Emeril John Lagasse is much more than just a celebrity chef. “Emeril’s Empire,” as an article in Cigar Aficionado described his business operations, consists of restaurants, cookware, cookbooks, television shows and food product sales exceeding $150 million annually. So why then has BP accused the culinary mastermind, whose business is headquartered in New Orleans, the epicenter of the economic fallout from the oil spill, of somehow enjoying a windfall from the company’s Deepwater Horizon Settlement Claims Program?
BP recently took out a full page ad in the New York Times in which the company accused Emeril of gaming its claims program for business losses suffered after the spill. In the ethically suspect advertisement (the claims program is supposed to be confidential), BP questions the $8 million paid to Emeril’s company after it applied for spill related damages. BP intimates in the ad that $8 million is some sort of obscene amount, yet it represents only 5% of Emeril’s total annual revenue.
It is important to keep in mind that tourism-centric businesses like Emeril’s were supposed to be squarely in the sites of the claims program and were intended to be compensated generously. If one of the largest restaraunters in the Gulf region is an illegitimate claimant in the eyes of BP, who then is legitimate?
You can bet that Emeril’s seafood acquisition costs skyrocketed after the spill, while demand at his restaurants fell through the floor as tourist didn’t show up. The $8 million payment was calculated by applying compensation formulas designed by BP. For the company to now say such payment is “too much” is disingenuous.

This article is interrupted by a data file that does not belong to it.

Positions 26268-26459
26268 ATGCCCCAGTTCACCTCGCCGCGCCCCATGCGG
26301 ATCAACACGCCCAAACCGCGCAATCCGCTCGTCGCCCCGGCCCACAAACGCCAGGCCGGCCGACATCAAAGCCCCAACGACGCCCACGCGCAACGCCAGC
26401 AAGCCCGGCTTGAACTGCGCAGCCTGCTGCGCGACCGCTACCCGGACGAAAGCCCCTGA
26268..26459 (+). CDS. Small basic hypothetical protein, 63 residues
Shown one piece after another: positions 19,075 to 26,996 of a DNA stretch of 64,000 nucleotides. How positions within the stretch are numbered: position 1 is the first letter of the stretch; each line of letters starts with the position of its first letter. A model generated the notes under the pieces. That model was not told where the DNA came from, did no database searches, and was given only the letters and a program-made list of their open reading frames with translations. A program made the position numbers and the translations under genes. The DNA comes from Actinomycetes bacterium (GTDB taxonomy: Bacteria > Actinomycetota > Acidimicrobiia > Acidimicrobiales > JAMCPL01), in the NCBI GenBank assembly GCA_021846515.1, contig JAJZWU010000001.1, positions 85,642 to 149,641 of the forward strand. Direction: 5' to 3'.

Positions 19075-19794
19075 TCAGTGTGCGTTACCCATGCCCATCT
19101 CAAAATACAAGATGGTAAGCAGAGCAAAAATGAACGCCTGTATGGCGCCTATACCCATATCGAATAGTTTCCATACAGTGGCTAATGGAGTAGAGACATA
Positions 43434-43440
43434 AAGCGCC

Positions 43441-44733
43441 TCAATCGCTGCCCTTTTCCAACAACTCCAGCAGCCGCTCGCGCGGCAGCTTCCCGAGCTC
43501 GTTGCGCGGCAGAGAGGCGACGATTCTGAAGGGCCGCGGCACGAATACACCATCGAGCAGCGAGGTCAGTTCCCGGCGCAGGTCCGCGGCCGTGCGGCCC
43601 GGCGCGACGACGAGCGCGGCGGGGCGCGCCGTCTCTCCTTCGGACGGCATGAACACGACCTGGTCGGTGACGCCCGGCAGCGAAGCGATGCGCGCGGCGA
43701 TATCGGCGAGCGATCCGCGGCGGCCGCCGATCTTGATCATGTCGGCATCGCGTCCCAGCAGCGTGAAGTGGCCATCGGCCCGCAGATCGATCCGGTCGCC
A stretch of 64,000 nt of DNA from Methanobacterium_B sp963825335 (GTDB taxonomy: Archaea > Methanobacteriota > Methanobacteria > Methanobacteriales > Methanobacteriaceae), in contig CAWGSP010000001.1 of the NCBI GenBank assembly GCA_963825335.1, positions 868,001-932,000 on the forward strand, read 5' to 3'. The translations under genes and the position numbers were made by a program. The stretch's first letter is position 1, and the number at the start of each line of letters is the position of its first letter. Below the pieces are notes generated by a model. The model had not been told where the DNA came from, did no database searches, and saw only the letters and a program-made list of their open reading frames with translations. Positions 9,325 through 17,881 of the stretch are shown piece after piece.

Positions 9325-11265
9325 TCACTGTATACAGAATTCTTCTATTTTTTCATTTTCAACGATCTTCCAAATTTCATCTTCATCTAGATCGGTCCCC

In addition, in exchange for payment, Emeril must release BP from any and all future liability associated with the spill. Should the oil that was never collected return to the beaches, devastating tourism again, or the disbursement chemicals destroy the Gulf ecosystem and associated seafood industry, Emeril and all others who accepted payment will be barred from further recovery. Most would say that is a fair exchange.
And for what it is worth, the neutral, third party Claims Administrator Patrick Juneau sided with Emeril, stating:
“This claim satisfied those requirements agreed upon by BP and Class Counsel. BP appealed the Program’s determination. Since the award amount was greater than one million dollars, the appeal was presented to a three person appeal panel as per the Settlement Agreement. The Appeal Panelists affirmed the determination of the program and concluded that the claim was correctly processed under the terms agreed upon by BP and the class counsel.”
Maybe BP needs to accept the fact that it cannot be judge, jury and executioner.
12/20 Update: Times-Picayune Editorial Board Blasts BP
In a harshly worded editorial, New Orlean’s venerable Times-Picayune newspaper took BP to task for its misleading advertisement featuring Emeril. The Editorial Board condemned BP’s use of a $500 million advertising budget to smear the good people and businesses of the Gulf who have done nothing but file their claims pursuant to BP’s compensation rules. Calling it a smear campaign, the newspaper says “BP officials have some nerve attacking the people of the Gulf Coast.” Adding, “If BP wants to make things right, it hasn’t even come close.”
As a plaintiff attorney, Tom Young has been at the forefront of some of the Nation's worst disasters. In 2015, he was judicially appointed to represent over 200,000 plaintiffs in an allocation proceeding involving a $1.24 billion settlement with Deepwater Horizon contractor Halliburton and rig owner Transocean. Currently, he's focused on representing numerous communities across the country that have been ravaged by the opioid epidemic and are now seeking damages from drug manufacturers and distributors.